We should probably stop talking about UNLV as a sleeping giant in the Mountain West. Hibernating might even be too kind.
Since Lon Kruger left for Oklahoma, UNLV has been just average in the Mountain West.
Starting with Dave Rice’s first season through the 2020-21 season, UNLV has an 88-86 record in Mountain West play. The Rebels have five seasons under .500 and five season over .500 in that stretch.
As average as it gets.
It is not for lack of trying. UNLV spends more money on basketball than any other Mountain West school. Otzelberger is among the conference’s highest paid coaches. The recruiting classes are ranked in the top 2 of the conference on a near annual basis.
UNLV just sucks in conference play.
That is highlighted by this stat: Of the four coaches to lead UNLV in conference games since Kruger left, T.J. Otzelberger has the highest winning percentage.
Even if you factor out Marvin Menzies’ first season where he took the school’s worst roster to a 4-14 record, he still won just 52.8 percent of his conference games.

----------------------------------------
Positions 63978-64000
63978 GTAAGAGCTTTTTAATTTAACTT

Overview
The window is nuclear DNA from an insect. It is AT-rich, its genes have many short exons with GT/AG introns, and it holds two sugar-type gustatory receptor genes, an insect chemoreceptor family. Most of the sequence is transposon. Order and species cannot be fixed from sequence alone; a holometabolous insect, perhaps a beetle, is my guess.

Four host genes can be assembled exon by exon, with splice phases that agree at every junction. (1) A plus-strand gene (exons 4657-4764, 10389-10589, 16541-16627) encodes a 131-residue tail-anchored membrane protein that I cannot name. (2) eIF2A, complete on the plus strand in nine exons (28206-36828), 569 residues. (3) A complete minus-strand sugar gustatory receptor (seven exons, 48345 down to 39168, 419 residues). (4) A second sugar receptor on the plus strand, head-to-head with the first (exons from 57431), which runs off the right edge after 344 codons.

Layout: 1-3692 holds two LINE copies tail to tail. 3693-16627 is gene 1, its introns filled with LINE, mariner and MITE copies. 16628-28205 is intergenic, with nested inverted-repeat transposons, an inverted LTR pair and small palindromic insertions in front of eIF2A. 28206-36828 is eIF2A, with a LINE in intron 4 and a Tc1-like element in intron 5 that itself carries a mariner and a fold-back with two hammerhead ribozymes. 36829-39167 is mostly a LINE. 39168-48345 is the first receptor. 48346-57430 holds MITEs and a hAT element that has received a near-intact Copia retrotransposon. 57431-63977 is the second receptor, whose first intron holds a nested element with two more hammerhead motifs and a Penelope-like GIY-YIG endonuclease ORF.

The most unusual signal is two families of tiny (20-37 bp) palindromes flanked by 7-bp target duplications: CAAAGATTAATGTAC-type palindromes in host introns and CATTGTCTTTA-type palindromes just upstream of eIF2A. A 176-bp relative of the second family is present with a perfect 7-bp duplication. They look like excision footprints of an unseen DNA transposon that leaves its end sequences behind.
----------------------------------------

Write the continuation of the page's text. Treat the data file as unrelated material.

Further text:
The context of UNLV basketball has changed. Clearly this isn’t the 1980s or 90s anymore. But it is even hard in envision UNLV getting back to the mid 2000s, when Kruger made four NCAA Tournament appearances in seven seasons.
While the context has changed, the expectations have not. Otzelberger enters year three with serious pressure to make a run to the NCAA Tournament. At least be on the bubble at some point in the season.
But why would we expect an average Mountain West team to reach the tournament? Colorado State, Utah State and Boise State have all posted at least 14 conference wins this season and all are squarely on the bubble.
UNLV seems locked into winning between 8 and 10 Mountain West games every season, leaving them nowhere near the NIT bubble.
UNLV has the history. UNLV spends the money. UNLV lands the recruits. But until UNLV actually challenges for a conference title or an NCAA Tournament spot, we shouldn’t even consider this program a potential giant.